An example of what I mean by interventional research on psychiatric education is a small recent study (8) in which about half of students rotating through psychiatry were required to attend a brief presentation during which they received a handout on the positive aspects of child and adolescent psychiatry (which the other 51% students were not given). Students exposed to this presentation reported increased knowledge of the shortage of child and adolescent psychiatrists and more accurate incomes at the end of their clerkship. However, the presentation did not increase students’ interest in practicing child and adolescent psychiatry. This study tells us, at least, what one small intervention influenced and what it did not influence.
We can only hope that such studies, with various interventions and at various sites, will be done, and that we will be able to achieve a better understanding of the complex issues and cope with the potentially negative results.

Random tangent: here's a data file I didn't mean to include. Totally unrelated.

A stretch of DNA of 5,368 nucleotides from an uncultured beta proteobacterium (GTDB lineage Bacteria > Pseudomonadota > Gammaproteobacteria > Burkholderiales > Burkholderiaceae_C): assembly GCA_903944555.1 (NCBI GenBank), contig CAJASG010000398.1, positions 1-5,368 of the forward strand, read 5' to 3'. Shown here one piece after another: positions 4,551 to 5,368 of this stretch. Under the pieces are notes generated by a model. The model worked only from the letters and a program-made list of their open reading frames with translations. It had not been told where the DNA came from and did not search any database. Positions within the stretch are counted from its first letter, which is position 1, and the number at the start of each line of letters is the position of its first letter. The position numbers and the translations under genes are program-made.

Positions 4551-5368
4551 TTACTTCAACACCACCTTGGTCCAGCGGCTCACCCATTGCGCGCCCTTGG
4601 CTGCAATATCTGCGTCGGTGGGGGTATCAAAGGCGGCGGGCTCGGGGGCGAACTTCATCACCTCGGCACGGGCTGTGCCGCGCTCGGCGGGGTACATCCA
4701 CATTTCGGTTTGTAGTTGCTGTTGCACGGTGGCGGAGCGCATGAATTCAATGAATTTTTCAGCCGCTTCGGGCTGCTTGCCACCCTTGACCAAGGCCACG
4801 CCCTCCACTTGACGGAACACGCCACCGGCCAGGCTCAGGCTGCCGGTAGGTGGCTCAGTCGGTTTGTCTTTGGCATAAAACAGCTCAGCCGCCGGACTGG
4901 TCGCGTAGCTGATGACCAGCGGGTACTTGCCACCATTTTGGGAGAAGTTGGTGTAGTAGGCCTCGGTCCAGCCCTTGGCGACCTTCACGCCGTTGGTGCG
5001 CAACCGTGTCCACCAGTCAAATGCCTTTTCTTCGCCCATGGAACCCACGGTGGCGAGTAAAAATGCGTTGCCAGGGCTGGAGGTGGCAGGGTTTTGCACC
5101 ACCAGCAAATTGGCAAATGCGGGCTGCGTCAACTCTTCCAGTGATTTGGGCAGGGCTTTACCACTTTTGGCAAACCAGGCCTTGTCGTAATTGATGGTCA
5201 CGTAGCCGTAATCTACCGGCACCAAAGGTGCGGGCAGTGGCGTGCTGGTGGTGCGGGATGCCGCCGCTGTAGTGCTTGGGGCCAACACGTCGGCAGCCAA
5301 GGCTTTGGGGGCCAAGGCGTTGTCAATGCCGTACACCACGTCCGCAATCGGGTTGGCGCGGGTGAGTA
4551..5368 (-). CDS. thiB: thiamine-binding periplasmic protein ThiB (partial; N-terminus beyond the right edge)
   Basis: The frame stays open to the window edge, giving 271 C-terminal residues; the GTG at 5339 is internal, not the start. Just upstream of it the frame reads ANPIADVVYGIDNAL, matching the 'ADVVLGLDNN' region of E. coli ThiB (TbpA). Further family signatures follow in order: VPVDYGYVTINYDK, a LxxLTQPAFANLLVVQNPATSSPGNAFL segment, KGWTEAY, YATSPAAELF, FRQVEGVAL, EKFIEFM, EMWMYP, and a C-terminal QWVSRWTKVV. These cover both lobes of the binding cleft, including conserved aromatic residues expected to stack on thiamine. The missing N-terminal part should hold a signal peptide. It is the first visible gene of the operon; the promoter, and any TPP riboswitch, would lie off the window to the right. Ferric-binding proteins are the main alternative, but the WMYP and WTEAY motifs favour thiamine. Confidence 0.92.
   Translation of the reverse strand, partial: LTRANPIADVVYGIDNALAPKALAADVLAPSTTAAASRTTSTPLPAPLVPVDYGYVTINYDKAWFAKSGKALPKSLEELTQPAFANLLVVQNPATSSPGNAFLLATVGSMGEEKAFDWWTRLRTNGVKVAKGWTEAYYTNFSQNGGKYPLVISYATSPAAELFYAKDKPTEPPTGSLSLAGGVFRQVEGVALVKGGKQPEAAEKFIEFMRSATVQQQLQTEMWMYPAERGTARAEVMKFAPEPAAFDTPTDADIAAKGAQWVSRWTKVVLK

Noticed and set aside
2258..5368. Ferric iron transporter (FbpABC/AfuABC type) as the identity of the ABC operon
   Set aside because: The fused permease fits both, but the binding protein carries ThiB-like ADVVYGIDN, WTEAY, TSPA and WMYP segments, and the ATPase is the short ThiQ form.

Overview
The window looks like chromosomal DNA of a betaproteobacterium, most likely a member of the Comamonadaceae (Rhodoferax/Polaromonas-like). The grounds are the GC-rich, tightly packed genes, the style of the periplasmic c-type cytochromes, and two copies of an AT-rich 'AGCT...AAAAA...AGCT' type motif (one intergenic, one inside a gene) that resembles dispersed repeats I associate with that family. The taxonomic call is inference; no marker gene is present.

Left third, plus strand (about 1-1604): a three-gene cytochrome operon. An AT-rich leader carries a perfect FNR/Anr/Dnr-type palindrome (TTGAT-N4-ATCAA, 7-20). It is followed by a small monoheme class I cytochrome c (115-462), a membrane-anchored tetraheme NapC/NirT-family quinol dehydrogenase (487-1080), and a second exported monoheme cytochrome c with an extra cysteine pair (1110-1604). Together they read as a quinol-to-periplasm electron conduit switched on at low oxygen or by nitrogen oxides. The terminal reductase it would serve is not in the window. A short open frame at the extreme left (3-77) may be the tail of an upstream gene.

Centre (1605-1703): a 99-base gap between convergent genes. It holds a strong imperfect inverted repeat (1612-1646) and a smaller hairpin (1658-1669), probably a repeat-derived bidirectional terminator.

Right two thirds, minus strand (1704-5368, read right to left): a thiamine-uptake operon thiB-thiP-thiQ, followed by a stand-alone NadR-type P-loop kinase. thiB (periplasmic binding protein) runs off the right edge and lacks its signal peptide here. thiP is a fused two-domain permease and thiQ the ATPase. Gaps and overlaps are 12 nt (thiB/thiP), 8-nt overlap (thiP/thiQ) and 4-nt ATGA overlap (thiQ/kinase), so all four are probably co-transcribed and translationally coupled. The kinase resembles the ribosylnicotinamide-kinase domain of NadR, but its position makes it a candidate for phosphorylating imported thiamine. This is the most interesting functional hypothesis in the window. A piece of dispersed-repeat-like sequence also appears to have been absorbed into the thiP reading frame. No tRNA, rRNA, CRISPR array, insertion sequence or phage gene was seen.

The last caveat of this entire discussion touches a bit on an ethical dilemma. The issues of who is responsible for what, and why he or she is responsible for it, has been left out of the debate. For obvious reasons, our field has been a bit obsessed with recruitment and what influences it and attitudes toward psychiatry. However, we do not discuss whether the clerkship should really serve as a recruitment “tool” (which is different from what should be taught during the clerkship to all students). We are also not clear about who should be responsible for the “positive impact” and “positive roles” and improved recruitment. Is it the role of the clerkship director? Training director? Chair?
In conclusion, it seems that the psychiatry clerkship, in spite of the presented study (1), has an impact on medical students’ attitude toward psychiatry. The impact of the clerkship on the students’ career choice is less clear. We need to develop more sophisticated studies to fully evaluate the impact of clerkship and to correctly determine the factors positively or negatively influencing students’ attitudes and career choice.